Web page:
In the last of our Experiment 626, it is time for Head of Film Cookie to explore a film she hasn't watched. Given by none other than Editor in Chief, Will.
For Cookie from Will
I picked something that, for me, is a fantastic piece of work both in cinematography and writing. It's a film I return to whenever I sit to write a substantial script and serves as a handbook for how to create a compelling, isolated, organic drama that really drags you in. It's so rich in it's execution and attention that I'm sure you'll love it too.
I have to let tell you something. It’s not a big thing but something you should know about me. I don’t actively seek science fiction space movies. Even the big ones. I can put my hands on my heart and truthfully tell you that there are four sci-fi movies that I actively went to seek; Blade Runner, Star Trek: Into Darkness, Galaxy Quest and Terry Gilliam’s latest, The Zero Theorem. The rest seem to have just fallen into lap like “there you go, and here is some added dystopia.”
It’s not that I don’t enjoy science fiction because I do. I like watching spaceships, and galaxies, aliens and a vast universe world. But it doesn’t ignite passions that it may do in my companions. Much like an old friend you haven’t seen in a while, it is comfortable but doesn’t make you excited as it used to. Hell, it has taken me this long to get into Doctor Who and the episode that hooked me was more of a human interest story.
So with that in mind, Will introduced me to Battlestar Galactica (a decision he made after pawning over movies that I may or may not have watched and quite sneakily, I might add.) A semi-cheat as this is a movie made from a mini television series where both episodes were an hour and a half long. Battlestar Galactica revolves around a ship of the same name. Based on a 1978 movie, the “film” is set in a future and Galactica, being an old ship, is being prepped to become a museum. However, a race of robots named Cylon’s are rising again. The Cylon’s were once enslaved by humans but revolted against them. Nearly fifty years later of tense and uneasy relations, the Cylon’s return bigger and better than before to topple the human race. And after wiping out most ships, it rests on Galactica to beat them.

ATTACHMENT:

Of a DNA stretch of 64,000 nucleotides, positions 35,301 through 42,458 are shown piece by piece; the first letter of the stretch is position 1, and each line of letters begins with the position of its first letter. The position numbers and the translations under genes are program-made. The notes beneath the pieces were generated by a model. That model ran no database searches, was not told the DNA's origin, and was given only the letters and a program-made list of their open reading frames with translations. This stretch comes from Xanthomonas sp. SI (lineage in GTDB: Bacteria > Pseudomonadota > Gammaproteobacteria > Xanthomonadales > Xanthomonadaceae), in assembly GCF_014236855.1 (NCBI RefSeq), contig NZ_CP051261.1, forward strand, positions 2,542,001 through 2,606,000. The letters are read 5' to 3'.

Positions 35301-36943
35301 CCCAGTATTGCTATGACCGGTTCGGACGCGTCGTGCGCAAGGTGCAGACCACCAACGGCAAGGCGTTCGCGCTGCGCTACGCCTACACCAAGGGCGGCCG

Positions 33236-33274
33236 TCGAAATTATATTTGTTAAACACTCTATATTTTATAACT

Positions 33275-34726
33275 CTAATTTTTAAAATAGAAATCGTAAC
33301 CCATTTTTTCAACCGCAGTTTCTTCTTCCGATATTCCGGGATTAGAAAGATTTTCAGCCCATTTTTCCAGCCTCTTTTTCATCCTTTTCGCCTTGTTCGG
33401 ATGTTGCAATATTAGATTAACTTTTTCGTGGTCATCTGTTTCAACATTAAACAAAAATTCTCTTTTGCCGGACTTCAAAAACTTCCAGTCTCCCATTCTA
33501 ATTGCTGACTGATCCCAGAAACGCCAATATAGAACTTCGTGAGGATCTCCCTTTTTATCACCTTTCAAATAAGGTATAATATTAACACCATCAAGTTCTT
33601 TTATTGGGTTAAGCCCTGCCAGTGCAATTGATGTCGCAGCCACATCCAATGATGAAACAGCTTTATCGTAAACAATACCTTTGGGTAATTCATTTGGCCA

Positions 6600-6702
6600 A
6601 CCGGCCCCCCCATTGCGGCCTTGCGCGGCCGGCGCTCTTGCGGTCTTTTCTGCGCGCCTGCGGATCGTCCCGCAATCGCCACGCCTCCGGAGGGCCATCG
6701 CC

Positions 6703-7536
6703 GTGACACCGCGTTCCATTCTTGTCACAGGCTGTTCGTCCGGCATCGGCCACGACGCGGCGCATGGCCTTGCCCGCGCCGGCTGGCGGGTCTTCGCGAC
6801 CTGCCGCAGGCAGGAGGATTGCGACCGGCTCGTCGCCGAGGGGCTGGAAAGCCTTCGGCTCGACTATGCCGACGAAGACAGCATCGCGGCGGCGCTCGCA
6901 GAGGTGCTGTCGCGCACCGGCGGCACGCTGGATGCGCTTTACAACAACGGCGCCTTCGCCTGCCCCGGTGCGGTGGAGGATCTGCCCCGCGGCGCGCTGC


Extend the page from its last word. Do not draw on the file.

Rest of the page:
A lot of it is to do with the vast array of characters. There is so much diversity here that it feels like a Whedon expedition. And it’s not that you should focus on that because it doesn’t offer it up in tokenism. It’s just it wasn’t thought of because that is, accurately, how people are. Actually, it is in this aspect that the movie triumphs. Instead of focusing too much on the future and it’s toys (although special effects are fantastic,) it is the drama between characters that drives it forward. Here, the script makes us engage with them and their array of personalities.
It is also a pleasant surprise to see some British actors pop up and yes, when Baltar was on screen I couldn’t help thinking “come the fuck on Bridget.” The best character here though being lead Cylon Number Six who leads the battle. Played by Tricia Helfer she is an honest, open but brutal villain who still haunts after her destruction.
And let's not forget the twist that took me by surprise.
I don’t know whether it is a problem with me or the movie and it’s ridiculous length but it isn't overly important to stick with it. There were times where I drifted off and my attention wasn't held for as long as it should have been. This movie could easily be cut in half and be an action packed thrill ride. Instead, there were a lot of points that were unnecessary. It also doesn’t make me want to pursue the television series or re-watch over and over again. Still, I appreciate that it was a movie sorely missing from my history and it is an enjoyable movie for, perhaps, a lazy Sunday afternoon. That being said, it is a lot better than a lot of stuff on Syfy, or even in the cinemas and will be watched again another day, when the science fiction taste gets me.
Will, I thank you dearly for the film.